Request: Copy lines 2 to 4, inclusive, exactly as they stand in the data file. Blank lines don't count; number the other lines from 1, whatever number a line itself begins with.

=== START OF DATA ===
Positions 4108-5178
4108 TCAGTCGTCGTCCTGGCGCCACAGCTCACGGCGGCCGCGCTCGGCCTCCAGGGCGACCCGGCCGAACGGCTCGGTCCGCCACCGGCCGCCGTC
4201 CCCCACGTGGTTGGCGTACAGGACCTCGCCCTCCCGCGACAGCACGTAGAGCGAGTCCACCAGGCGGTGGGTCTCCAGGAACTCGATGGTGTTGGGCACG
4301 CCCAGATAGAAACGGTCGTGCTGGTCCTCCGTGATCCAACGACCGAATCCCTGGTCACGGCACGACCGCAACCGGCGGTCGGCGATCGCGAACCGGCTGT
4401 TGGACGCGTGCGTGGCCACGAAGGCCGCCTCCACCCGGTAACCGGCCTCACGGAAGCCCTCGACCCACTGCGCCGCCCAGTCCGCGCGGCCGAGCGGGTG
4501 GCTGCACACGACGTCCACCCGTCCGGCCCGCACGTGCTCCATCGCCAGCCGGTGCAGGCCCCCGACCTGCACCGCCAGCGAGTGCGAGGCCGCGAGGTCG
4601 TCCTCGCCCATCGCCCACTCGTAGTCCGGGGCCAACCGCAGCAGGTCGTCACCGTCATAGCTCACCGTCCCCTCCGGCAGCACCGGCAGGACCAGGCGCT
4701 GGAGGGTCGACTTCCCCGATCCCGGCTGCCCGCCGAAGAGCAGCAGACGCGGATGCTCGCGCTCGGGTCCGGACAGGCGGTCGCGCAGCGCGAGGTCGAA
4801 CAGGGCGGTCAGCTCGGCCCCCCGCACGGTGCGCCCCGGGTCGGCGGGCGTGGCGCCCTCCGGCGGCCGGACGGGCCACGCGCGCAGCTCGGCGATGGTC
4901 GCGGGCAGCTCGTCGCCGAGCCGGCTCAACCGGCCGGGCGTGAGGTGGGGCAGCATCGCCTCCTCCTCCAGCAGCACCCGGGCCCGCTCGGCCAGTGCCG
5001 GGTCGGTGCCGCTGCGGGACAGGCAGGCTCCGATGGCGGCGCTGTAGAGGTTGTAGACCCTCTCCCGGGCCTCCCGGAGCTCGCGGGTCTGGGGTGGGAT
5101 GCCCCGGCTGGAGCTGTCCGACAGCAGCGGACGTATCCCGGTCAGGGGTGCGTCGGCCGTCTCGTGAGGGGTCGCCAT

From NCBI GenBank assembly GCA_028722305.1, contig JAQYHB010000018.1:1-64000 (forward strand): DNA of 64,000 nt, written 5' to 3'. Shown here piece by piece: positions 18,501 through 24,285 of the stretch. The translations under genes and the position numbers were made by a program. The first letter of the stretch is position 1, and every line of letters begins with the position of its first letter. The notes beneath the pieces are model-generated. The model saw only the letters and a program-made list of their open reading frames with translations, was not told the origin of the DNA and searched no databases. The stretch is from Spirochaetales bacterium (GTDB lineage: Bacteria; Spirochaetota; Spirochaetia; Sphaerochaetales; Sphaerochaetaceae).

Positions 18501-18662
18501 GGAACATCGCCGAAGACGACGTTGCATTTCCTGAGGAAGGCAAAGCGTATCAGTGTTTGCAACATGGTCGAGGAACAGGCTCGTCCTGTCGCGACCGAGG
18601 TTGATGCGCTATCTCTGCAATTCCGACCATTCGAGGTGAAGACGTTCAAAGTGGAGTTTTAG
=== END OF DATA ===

4108 TCAGTCGTCGTCCTGGCGCCACAGCTCACGGCGGCCGCGCTCGGCCTCCAGGGCGACCCGGCCGAACGGCTCGGTCCGCCACCGGCCGCCGTC
4201 CCCCACGTGGTTGGCGTACAGGACCTCGCCCTCCCGCGACAGCACGTAGAGCGAGTCCACCAGGCGGTGGGTCTCCAGGAACTCGATGGTGTTGGGCACG
4301 CCCAGATAGAAACGGTCGTGCTGGTCCTCCGTGATCCAACGACCGAATCCCTGGTCACGGCACGACCGCAACCGGCGGTCGGCGATCGCGAACCGGCTGT